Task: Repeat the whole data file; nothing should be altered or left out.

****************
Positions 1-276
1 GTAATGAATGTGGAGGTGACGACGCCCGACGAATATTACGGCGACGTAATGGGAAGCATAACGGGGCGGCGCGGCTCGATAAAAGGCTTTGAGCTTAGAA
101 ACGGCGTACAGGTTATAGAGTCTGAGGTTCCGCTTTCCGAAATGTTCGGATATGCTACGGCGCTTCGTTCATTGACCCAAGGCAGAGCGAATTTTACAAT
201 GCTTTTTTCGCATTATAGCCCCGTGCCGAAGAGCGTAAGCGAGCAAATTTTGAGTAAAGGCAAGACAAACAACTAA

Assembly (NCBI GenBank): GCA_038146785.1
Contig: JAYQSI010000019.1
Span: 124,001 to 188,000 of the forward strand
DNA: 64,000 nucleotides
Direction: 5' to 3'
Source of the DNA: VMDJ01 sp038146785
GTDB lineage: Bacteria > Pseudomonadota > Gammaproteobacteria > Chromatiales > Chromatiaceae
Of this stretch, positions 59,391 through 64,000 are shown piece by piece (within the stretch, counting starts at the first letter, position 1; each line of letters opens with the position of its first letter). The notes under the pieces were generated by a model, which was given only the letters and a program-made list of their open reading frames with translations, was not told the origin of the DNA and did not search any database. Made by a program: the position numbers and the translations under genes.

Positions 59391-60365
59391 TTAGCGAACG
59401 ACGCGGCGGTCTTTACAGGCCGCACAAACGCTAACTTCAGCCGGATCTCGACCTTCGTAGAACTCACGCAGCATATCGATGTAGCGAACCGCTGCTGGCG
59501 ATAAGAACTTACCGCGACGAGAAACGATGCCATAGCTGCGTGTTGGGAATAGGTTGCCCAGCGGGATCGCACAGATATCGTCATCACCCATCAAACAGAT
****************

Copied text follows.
Positions 1-276
1 GTAATGAATGTGGAGGTGACGACGCCCGACGAATATTACGGCGACGTAATGGGAAGCATAACGGGGCGGCGCGGCTCGATAAAAGGCTTTGAGCTTAGAA
101 ACGGCGTACAGGTTATAGAGTCTGAGGTTCCGCTTTCCGAAATGTTCGGATATGCTACGGCGCTTCGTTCATTGACCCAAGGCAGAGCGAATTTTACAAT
201 GCTTTTTTCGCATTATAGCCCCGTGCCGAAGAGCGTAAGCGAGCAAATTTTGAGTAAAGGCAAGACAAACAACTAA

Assembly (NCBI GenBank): GCA_038146785.1
Contig: JAYQSI010000019.1
Span: 124,001 to 188,000 of the forward strand
DNA: 64,000 nucleotides
Direction: 5' to 3'
Source of the DNA: VMDJ01 sp038146785
GTDB lineage: Bacteria > Pseudomonadota > Gammaproteobacteria > Chromatiales > Chromatiaceae
Of this stretch, positions 59,391 through 64,000 are shown piece by piece (within the stretch, counting starts at the first letter, position 1; each line of letters opens with the position of its first letter). The notes under the pieces were generated by a model, which was given only the letters and a program-made list of their open reading frames with translations, was not told the origin of the DNA and did not search any database. Made by a program: the position numbers and the translations under genes.

Positions 59391-60365
59391 TTAGCGAACG
59401 ACGCGGCGGTCTTTACAGGCCGCACAAACGCTAACTTCAGCCGGATCTCGACCTTCGTAGAACTCACGCAGCATATCGATGTAGCGAACCGCTGCTGGCG
59501 ATAAGAACTTACCGCGACGAGAAACGATGCCATAGCTGCGTGTTGGGAATAGGTTGCCCAGCGGGATCGCACAGATATCGTCATCACCCATCAAACAGAT